AFRICANGLOBE – The slow southern pace of this small town makes it feel like time can stand still in these parts.
So do the racial epithets, the Klan rallies and the latest affront to blacks in the rural town of 1,700: The suspicious Aug. 29 hanging of Lennon Lacy, a local high school football star.
The stunning death was ruled a suicide. His relatives suspect a lynching.
Federal authorities are now reinvestigating the death after Lennon Lacy’s family suggested a racial element: The 17-year-old was possibly killed for dating a white woman.
The dead teen’s 32-year-old paramour, Michelle Brimhall, resurfaced this week to say she too believes Lennon was murdered.
“Don’t tell me they’re bringing this back again,” said Bessie Monroe, 72, a Tar Heel State native who carries the painful memories of a time when lynching was rampant in the South. “When I got here (in 1998) a few people told me about the Klansmen in Bladenboro . . . They said, ‘That’s what’s here.’ ”
The KKK actually held a local rally the week before Lennon Lacy’s death, according to the dead youth’s relatives.
The Bladen County town is 80% white and 18% Black — and most Blacks still live in a section known as the Quarters, formerly the local slave quarters.
The quiet town has only three public schools: An elementary school, a middle school and a high school. Its elected officials include the mayor and six commissioners.
“It’s a family community,” said J.D. Hargrove, a 76-year-old white man and board member of the Bladenboro Historical Society. “There’s no racial animosity.”
Some sights in the small town belie his benign description.
A sign warning “N—–s keep out” and a Confederate flag hang outside a home at the trailer park where Lennon Lacy’s body was discovered. Yet the homeowner, Dewey Sykes, knew Lennon well and welcomed the teen into his home. “He was a good kid,” Sykes said.
Lennon, a high school football star, became friends with Sykes’ stepson. The dead youth protected his pal from Black kids who allegedly inflicted their outrage over Sykes’ racist paraphernalia on the stepson.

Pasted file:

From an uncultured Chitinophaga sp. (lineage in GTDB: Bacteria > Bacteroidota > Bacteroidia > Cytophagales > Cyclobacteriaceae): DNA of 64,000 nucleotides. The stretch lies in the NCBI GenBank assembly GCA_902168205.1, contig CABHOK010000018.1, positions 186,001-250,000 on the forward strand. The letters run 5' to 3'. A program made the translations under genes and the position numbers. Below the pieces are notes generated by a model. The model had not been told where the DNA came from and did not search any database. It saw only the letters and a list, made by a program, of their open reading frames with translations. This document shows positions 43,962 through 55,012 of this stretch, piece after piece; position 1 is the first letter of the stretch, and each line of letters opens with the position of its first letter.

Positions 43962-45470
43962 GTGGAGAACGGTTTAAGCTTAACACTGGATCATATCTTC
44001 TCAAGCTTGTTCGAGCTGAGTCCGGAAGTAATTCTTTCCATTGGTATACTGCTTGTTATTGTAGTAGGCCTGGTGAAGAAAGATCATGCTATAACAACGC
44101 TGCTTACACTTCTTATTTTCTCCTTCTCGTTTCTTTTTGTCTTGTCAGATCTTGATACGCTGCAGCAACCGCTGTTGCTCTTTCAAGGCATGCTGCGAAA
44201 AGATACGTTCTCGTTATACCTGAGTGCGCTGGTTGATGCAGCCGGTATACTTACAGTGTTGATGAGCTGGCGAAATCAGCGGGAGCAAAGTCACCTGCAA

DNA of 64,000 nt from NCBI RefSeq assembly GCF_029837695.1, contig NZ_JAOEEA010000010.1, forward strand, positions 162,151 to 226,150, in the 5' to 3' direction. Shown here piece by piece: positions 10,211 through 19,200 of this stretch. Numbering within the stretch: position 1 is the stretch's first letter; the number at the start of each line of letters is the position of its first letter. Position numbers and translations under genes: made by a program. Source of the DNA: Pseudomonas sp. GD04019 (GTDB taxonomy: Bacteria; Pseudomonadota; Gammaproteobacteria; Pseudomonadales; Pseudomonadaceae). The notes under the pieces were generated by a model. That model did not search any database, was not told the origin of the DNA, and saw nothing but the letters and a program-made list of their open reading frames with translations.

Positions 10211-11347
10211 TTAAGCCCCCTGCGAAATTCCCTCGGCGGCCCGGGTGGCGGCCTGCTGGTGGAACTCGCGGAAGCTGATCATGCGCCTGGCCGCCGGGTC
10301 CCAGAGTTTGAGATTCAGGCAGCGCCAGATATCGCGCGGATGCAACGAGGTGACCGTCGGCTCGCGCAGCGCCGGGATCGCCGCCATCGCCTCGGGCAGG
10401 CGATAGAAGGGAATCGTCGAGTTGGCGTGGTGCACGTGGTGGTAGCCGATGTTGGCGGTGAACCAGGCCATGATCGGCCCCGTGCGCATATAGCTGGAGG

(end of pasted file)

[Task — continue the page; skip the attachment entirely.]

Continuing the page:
Cotton Hill Mill, where Lennon Lacy was found dead, was once off limits to Blacks.
“Older people, if you’re Black, you don’t go there,” said Lacy family attorney Allen Rogers. “It had a history of Black people getting attacked. You just never ventured there.”
Several Black families now live in the typically quiet trailer park. Yet nobody heard nor saw anything before Lennon lacy’s body was found dangling from a swingset nearly four months ago.
The family’s suspicions were aroused for several reasons: Lennon Lacy was found wearing somebody else’s sneakers, two sizes too small for his feet. The popular, outgoing teen showed no signs of depression. He left no note.
The blue belt wrapped around his neck did not belong to Lennon, leaving his mother to wonder who owned the one used in the hanging.
Homicides are an anomaly in Bladenboro, where state investigators assisted the six-member police department with two homicides and a suicide between 2004 and 2014. The household median income in Bladenboro is $19,184 and the unemployment rate is 12.3% — higher than North Carolina’s overall 9% rate.
“There’s nothing here,” said Helen White, 56.
Lennon had plans to make it out of the small town. He wanted to attend college and eventually land a spot playing for Washington’s NFL team, his favorite.
“He said he would come back home and bring everybody with him where he lives,” said teammate Anthony White, 17.
Those dreams died with Lennon, who was found dangling from a wooden swing set with a belt and a dog leash wrapped around his neck.
His death rattled the small town to its soul.
“It was a ghost town,” said Sylina Hargrove, 17, who is white. “You used to open the window and see 20 to 30 kids running in a circle playing . . . (His) death changed a lot. Spinners Court is not going to be the same.”
Lennon’s high school friends and teammates of both races were bonded by his death, with some marching arm-in-arm at a recent rally.
“It has hurt a lot of people,” said Sylina’s mother Frances Hargrove, 32. “People want to see justice for poor Lennon.”
By: Jan Ransom